Adapted from P. Coles, 1999, The Routledge Critical Dictionary of the New Cosmology, Routledge Inc., New York. Reprinted with the author's permission. To order this book click here: http://www.routledge-ny.com/books.cfm?isbn=0415923549
According to the standard Big Bang theory, the early Universe was sufficiently hot for all the matter in it to be fully ionised. Under these conditions, electromagnetic radiation was scattered very efficiently by matter, and this scattering kept the Universe in a state of thermal equilibrium. Eventually the Universe cooled to a temperature at which electrons could begin to recombine into atoms, and this had the effect of lowering the rate of scattering. This happened at what is called the recombination era of the thermal history of the Universe. At some point, when recombination was virtually complete, photons ceased to scatter at all and began to propagate freely through the Universe, suffering only the effects of the cosmological redshift. These photons reach present-day observers as the cosmic microwave background radiation (CMB). This radiation appears to come from a spherical surface around the observer such that the radius of the shell is the distance each photon has travelled since it was last scattered at the epoch of recombination. This surface is what is called the last scattering surface.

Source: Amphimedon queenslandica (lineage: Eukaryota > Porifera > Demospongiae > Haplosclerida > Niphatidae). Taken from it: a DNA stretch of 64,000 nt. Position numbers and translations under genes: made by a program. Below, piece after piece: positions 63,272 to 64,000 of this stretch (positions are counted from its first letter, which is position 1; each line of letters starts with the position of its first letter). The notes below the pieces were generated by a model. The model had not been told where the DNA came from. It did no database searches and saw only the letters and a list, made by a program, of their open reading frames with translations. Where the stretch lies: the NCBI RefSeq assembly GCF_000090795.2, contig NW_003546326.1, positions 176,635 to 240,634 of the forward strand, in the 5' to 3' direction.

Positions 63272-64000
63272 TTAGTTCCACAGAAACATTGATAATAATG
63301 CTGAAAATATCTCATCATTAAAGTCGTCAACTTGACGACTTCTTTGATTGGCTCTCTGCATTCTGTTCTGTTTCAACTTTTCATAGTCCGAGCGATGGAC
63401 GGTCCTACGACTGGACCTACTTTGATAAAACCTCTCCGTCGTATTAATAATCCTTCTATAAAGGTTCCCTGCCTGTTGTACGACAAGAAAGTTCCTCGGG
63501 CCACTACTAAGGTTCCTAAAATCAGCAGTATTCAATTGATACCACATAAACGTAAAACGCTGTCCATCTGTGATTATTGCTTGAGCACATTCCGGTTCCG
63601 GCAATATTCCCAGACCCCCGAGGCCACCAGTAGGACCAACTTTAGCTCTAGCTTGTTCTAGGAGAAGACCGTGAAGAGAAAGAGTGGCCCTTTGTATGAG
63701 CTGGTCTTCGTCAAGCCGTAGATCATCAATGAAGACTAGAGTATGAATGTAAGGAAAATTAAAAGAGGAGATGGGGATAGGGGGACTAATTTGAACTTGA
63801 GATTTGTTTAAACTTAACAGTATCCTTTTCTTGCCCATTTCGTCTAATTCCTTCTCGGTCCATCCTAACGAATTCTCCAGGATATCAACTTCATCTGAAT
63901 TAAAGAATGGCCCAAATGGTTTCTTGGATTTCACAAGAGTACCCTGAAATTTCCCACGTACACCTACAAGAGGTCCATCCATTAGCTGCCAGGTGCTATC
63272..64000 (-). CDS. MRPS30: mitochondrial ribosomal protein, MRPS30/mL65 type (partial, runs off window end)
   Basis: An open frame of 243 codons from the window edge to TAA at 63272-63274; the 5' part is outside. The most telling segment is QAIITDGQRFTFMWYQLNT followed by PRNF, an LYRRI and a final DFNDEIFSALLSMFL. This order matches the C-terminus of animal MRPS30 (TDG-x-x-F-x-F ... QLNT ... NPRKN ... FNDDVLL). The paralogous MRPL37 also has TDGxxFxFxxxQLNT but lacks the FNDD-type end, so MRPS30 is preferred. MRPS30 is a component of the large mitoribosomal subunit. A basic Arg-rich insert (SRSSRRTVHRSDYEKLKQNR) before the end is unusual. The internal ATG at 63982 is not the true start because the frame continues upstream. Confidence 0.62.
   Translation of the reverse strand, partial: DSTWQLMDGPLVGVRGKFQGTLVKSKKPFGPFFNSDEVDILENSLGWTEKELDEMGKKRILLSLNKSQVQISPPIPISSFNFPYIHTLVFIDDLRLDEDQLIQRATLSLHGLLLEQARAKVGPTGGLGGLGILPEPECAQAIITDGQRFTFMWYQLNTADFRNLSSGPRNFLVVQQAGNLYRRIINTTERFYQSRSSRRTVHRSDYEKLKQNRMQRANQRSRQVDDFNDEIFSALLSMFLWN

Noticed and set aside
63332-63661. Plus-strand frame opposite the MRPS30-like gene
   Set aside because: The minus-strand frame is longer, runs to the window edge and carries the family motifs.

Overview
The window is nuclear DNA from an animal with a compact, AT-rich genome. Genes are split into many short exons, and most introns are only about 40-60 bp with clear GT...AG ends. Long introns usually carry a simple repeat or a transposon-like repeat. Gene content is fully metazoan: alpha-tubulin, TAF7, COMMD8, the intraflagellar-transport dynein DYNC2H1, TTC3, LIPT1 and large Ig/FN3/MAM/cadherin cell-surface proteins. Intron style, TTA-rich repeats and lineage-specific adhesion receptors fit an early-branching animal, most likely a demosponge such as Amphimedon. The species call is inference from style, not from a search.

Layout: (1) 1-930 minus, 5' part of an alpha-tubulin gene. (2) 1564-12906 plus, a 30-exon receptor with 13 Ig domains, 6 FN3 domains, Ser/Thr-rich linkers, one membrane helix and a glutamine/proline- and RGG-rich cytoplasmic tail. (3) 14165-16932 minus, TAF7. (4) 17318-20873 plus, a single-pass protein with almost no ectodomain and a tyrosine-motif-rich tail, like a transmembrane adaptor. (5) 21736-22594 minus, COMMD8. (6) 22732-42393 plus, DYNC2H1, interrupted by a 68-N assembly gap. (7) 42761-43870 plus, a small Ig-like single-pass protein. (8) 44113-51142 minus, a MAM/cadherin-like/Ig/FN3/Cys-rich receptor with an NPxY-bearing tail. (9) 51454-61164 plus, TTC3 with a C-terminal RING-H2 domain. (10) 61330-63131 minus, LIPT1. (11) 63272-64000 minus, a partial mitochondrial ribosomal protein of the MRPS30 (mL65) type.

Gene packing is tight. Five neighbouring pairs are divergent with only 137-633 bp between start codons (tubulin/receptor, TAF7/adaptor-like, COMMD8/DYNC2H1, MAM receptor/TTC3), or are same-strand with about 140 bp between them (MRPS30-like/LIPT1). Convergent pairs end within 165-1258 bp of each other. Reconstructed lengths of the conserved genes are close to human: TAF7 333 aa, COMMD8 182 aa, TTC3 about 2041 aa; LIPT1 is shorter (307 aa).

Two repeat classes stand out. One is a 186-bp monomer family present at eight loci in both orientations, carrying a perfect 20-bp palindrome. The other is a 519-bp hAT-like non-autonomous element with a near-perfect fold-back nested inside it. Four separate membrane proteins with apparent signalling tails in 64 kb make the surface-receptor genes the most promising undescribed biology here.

To visualise how this effect arises, imagine that you are in a large field filled with people screaming. You are screaming too. At some time t = 0 everyone stops screaming simultaneously. What will you hear? After 1 second you will still be able to hear the distant screaming of people more than 330 metres away (the speed of sound in air, vs, is about 330 m/s). After 3 seconds you will be able to hear distant screams from people more than 1 kilometre away (even though those distant people stopped screaming when you did). At any time t, assuming a suitably heightened sense of hearing, you will hear some faint screams, but the closest and loudest will be coming from people a distance vst away. This distance defines a `surface of last screaming' and this surface is receding from you at the speed of sound. Similarly, in a non-expanding universe, the surface of last scattering would recede from us at the speed of light. Since our Universe is expanding, the surface of last scattering is actually receding at about twice the speed of light. This leads to the paradoxical result that, on their way to us, photons are actually moving away from us until they reach regions of space that are receding at less than the speed of light. From then on they get closer to us. None of this violates any laws of physics because all material objects are locally at rest.